Jacqui Lewis - BHSc Nutritional and Dietetic Medicine
Iron Deficiency and Anaemia After Weight Loss Surgery
Iron is a relatively common deficiency after weight loss surgery.
Studies have shown that 20 to 49% of gastric bypass patients develop iron deficiency/ anaemia within 12 months.
What Causes Iron Deficiency?
1. Gastric Bypass and Gastric Sleeve surgery results in decreased stomach acid production. This affects the absorption of iron for life.
2. Changing tastes and restriction on food intake after surgery can reduce intake of iron rich foods.
3. Forgetting to take your Bariatric multivitamins daily.
4. Increased blood loss through heavier menstruation is not uncommon in WLS patients
How Much Iron Do I Need?
To maintain your current levels of Iron, including Ferritin or Stored Iron:
For menstruating women, the recommendation is 50 to 100 mg/day.
For post-menopausal women and men 18 to 27 mg/day.
Catch up using extra iron along side your BN Multi will generally take at least 3-6 months and requires regular monitoring to make sure your levels are improving Your dietitian or GP will manage this with you.
The daily catch up dose of supplemental iron is between 60-200mg and needs to be set by a professional - so having close contact with your team is key to recovery.
The recommended dose iron required to replete iron stores is in the range of 180 to 220 mg per day. The results of the present study suggest that taking two ferrous sulfate capsules daily, containing a total of 100 mg of elemental iron, will prevent development of iron deficiency after RYGB.
Eating iron-rich foods with vitamin C increases your absorption of iron.
Which Foods Will Help Increase My Iron Intake?
Foods high in iron include beef, chicken, turkey, eggs, dried lentils, peas, beans, fish, liver, peanut butter, soybeans, iron-fortified cereals and breads, raisins, prunes, molasses and apricots.
High vitamin C foods include citrus, kiwi, strawberries, broccoli, sweet potatoes, mango and pineapple.
What Does Iron Deficiency Feel Like?
Symptoms that are often a sign of deficiency include:
Fatigue / lack of motivation
Shortness of breath
Anxiety / Depression
Poor memory / Brain Fog
Slow weight loss / Metabolism
As iron stores deplete further:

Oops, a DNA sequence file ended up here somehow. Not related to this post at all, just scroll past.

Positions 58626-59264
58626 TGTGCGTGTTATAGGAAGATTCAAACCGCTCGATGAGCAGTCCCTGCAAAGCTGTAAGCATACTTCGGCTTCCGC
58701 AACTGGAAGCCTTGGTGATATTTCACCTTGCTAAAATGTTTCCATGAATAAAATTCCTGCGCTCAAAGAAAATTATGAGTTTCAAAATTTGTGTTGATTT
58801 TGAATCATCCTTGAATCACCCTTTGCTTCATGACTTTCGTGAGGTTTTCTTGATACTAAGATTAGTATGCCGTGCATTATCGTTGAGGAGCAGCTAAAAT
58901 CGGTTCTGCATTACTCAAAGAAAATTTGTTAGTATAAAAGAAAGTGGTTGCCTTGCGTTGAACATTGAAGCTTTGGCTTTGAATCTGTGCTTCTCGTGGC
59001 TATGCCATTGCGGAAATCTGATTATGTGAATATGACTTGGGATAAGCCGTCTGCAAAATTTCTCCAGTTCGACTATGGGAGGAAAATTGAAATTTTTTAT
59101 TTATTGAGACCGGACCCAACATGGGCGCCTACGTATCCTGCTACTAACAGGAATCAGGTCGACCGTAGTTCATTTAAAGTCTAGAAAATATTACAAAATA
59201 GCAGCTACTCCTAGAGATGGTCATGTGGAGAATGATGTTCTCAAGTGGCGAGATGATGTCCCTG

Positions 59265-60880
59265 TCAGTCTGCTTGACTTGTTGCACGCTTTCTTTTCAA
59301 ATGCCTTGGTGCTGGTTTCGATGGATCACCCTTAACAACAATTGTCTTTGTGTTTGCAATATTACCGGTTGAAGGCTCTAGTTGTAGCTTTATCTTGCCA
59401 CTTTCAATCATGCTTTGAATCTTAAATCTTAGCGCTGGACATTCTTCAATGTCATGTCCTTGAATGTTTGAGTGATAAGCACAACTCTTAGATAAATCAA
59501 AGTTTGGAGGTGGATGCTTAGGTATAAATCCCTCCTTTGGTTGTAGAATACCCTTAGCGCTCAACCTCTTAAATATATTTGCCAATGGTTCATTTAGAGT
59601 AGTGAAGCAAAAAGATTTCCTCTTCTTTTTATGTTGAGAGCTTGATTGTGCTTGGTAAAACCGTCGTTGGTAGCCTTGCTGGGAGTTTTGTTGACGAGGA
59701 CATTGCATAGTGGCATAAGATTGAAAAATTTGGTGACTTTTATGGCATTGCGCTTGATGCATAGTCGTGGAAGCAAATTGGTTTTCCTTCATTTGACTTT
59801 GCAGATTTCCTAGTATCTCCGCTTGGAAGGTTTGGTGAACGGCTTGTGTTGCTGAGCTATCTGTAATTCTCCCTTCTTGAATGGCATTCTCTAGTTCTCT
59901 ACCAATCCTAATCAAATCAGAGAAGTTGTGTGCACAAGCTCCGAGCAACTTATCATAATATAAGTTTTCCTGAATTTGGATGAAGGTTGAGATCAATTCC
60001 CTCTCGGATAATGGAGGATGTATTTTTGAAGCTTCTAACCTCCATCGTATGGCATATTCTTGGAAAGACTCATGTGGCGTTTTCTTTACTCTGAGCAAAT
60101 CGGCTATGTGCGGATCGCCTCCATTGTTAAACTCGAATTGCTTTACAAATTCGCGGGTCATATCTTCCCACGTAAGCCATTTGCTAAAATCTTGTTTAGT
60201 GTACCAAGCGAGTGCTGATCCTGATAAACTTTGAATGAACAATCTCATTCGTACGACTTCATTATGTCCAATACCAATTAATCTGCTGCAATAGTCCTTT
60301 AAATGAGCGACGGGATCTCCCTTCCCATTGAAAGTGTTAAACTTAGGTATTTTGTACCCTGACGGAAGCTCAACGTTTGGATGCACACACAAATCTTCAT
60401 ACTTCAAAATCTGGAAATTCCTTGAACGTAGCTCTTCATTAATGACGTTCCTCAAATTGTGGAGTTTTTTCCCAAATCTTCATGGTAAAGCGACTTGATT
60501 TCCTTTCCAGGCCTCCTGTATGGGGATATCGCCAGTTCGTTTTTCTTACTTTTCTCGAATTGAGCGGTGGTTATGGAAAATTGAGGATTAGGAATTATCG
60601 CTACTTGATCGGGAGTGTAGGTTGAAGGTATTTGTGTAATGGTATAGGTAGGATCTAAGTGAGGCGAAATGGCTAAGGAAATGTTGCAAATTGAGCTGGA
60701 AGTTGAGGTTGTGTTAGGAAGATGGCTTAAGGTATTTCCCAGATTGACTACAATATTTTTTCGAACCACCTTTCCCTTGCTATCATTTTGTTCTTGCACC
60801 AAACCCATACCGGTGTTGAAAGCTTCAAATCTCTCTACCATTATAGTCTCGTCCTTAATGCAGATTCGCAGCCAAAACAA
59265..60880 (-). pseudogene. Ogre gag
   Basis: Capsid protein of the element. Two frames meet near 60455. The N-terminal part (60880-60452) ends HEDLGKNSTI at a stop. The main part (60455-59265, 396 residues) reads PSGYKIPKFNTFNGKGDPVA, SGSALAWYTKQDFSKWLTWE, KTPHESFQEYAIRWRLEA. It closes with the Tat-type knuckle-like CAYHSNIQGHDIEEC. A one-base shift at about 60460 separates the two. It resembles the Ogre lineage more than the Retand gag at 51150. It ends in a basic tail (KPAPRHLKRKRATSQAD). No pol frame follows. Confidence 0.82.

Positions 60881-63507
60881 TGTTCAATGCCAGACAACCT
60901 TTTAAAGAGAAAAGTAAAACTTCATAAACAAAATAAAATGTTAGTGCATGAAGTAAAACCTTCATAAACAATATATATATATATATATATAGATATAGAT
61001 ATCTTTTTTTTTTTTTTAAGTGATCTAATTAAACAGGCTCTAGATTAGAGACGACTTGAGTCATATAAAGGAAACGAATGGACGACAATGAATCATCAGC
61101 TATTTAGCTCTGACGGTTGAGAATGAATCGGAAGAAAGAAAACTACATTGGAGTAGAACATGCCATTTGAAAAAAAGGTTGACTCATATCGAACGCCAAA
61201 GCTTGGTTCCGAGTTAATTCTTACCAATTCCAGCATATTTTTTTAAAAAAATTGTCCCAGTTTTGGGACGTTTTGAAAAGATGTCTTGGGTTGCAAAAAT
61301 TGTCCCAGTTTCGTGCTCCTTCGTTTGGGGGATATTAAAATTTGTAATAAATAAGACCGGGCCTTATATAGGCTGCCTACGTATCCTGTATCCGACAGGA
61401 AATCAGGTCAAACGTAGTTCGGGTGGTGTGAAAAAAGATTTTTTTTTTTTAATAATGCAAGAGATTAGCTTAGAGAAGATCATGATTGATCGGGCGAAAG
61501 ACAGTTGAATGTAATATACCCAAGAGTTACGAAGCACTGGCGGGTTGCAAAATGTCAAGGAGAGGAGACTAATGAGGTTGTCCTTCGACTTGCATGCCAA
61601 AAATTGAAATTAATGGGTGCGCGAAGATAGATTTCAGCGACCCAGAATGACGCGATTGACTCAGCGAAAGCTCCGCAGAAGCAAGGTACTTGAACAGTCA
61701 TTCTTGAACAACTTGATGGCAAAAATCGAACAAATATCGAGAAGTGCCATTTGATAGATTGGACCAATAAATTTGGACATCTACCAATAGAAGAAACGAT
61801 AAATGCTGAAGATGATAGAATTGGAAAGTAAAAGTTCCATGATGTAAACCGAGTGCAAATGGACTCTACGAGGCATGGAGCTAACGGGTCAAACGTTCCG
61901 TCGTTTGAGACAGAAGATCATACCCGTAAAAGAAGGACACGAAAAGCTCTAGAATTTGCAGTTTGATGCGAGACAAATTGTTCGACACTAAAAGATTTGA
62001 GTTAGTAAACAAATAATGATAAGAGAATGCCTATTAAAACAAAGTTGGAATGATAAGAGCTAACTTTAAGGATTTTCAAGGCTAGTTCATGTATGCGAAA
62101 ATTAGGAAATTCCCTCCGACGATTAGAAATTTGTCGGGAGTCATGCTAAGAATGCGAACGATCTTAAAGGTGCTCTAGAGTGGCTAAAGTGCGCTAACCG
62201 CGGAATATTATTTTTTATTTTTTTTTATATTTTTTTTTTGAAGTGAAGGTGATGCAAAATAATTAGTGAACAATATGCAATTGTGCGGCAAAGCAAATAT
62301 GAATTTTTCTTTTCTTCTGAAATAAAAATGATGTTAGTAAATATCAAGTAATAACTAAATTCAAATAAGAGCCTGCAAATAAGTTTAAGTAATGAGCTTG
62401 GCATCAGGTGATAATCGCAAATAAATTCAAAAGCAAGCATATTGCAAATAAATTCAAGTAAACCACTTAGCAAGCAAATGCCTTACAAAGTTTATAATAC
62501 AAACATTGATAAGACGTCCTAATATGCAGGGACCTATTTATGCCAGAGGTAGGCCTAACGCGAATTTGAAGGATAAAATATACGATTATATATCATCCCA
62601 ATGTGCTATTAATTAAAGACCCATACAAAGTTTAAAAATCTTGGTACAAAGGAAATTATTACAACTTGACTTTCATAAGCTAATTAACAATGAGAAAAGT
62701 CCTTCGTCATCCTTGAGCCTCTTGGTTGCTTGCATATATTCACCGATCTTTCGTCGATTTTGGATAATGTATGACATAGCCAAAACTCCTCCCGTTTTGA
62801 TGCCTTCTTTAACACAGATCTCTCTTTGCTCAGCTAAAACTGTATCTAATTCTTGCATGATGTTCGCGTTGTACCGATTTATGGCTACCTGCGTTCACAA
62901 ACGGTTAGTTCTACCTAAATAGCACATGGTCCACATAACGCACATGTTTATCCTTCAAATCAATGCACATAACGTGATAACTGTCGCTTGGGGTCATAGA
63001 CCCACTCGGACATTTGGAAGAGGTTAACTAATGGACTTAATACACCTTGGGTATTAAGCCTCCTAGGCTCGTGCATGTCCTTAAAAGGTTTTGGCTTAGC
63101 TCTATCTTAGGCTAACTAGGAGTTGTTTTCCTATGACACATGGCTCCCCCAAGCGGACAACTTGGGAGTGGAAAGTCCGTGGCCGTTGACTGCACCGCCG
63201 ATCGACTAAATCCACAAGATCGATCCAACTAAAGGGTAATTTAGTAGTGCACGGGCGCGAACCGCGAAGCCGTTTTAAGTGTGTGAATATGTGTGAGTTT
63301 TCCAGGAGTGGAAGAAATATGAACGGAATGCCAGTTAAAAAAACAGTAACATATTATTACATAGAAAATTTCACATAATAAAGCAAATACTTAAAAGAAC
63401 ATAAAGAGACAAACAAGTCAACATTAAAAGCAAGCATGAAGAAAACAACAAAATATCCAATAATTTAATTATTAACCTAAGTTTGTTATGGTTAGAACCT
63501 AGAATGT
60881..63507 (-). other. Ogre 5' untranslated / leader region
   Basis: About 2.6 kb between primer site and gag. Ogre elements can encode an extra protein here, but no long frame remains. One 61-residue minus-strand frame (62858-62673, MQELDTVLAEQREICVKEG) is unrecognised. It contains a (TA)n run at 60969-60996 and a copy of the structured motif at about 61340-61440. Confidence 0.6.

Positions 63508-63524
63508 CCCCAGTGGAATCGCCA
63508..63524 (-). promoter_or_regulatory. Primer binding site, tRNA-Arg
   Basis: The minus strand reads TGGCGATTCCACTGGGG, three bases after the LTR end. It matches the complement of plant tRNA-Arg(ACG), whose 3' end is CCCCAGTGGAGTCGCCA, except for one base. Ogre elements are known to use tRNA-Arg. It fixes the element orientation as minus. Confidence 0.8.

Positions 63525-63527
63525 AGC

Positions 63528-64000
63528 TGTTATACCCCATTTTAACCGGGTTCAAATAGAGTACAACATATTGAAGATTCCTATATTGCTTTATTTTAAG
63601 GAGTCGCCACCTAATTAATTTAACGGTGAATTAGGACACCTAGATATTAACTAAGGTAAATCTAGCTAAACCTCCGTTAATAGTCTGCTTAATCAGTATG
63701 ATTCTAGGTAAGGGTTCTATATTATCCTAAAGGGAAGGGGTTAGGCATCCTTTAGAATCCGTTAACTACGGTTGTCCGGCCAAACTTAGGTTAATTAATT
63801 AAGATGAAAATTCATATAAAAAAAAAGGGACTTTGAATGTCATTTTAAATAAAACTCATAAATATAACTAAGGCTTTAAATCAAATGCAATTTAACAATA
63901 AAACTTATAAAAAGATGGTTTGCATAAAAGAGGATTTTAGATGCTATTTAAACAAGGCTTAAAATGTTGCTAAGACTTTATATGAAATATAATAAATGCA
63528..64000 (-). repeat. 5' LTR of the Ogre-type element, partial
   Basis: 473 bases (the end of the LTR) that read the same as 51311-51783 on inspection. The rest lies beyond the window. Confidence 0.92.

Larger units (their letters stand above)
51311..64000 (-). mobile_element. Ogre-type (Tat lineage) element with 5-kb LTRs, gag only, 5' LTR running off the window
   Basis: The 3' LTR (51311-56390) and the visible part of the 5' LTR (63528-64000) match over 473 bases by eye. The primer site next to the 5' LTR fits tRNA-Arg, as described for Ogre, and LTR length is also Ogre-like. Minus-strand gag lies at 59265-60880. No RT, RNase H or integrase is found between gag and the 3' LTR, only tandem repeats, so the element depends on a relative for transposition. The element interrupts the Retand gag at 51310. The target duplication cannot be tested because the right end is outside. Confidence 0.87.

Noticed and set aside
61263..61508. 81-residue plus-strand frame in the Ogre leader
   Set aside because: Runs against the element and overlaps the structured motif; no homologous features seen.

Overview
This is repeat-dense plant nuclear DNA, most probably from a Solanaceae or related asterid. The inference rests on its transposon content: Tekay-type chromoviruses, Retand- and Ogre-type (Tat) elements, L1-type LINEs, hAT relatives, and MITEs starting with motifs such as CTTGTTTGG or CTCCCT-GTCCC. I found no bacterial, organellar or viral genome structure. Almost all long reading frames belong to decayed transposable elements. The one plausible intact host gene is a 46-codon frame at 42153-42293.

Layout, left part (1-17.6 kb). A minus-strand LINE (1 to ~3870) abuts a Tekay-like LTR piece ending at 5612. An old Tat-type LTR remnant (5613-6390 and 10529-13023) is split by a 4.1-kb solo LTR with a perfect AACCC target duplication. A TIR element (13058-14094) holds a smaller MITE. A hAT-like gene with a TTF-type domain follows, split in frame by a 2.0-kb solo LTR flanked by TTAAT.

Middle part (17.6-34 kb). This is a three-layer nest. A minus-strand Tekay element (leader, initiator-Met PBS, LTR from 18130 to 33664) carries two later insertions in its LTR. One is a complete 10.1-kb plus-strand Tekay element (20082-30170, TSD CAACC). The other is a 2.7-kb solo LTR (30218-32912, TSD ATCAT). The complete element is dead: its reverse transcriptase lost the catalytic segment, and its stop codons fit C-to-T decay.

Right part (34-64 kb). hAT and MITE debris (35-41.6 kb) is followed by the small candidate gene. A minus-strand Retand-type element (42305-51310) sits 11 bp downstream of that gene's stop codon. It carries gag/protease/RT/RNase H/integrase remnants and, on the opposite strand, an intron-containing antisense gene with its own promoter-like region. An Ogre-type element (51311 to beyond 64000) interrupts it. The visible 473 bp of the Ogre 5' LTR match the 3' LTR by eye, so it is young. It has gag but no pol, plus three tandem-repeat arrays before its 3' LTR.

Light-headedness when standing up,
Pale skin colour
Shortness of breath,
Sore / swollen tongue.
What Can Be Done?
Additional daily iron supplementation is recommended for life after WLS (ASMBS 2016).
Once your iron is low after Bariatric Surgery, food alone will not be enough.
Catching up is hard - so prevention is the key with your daily BN Multivitamins.
If your ferritin is extremely low, your practitioner may suggest an iron infusion to correct levels more efficiently. Infusing the iron directly into the bloodstream bypasses the digestive process, so absorption is increased.
Up to 1000mg of iron can be infused and tolerated reasonably well which will have you on your way to feeling human again sooner.
Extra iron will be needed daily and for some 3 - 6 months so that new healthier blood cells are formed.
The recommended dose to treat diagnosed iron deficiency is 180 to 220mg of iron per day taken in divided doses plus 250 mg vitamin C.
Iron levels should be rechecked in two months.
In gastric bypass patients, the bypass of the first part of the small bowel (duodenum) decreases absorption of iron, as the duodenum is the most efficient part of the small bowel for iron absorption.
Ideally, iron should be taken on an empty stomach if tolerated.
Coffee, tea, calcium, bran products, cocoa, and nuts can impair the absorption of iron.
Tips for Getting More Iron
The best way to increase your iron intake is to eat more foods that are rich in iron.
However, the following strategies can maximize your iron intake.
After Weight Loss Surgery of any kind refraining from drinking tea or coffee with meals (separated by about 2 hours) refraining from eating foods rich in calcium with those rich in iron eating iron-rich foods alongside those rich in Vitamin C cooking with a cast-iron skillet cooking foods for shorter periods
Iron From Meat V Iron From Vegetarian Sources
Heme iron is derived from animal sources, and nonheme is vegetarian, Heme sources of iron are more bioavailable and are better absorbed by the body.
Non heme sources aren't as bioavailable.
It's actually dependent on some vitamin C, which helps to convert the nonheme iron into a more bioavailable form.
Checklist to Help Prevent Iron Deficiency From Disrupting Your Health
- Eat Foods that are rich in iron
- Take a specific Bariatric Multivitamin
- Include foods rich in Vitamin C with iron rich foods or supplements
- Ensure you are taking in adequate B Group vitamins as they are key to iron status
- Regular blood tests will detect iron levels declining early - prevention is best.
BHSc Nutritional and Dietetic Medicine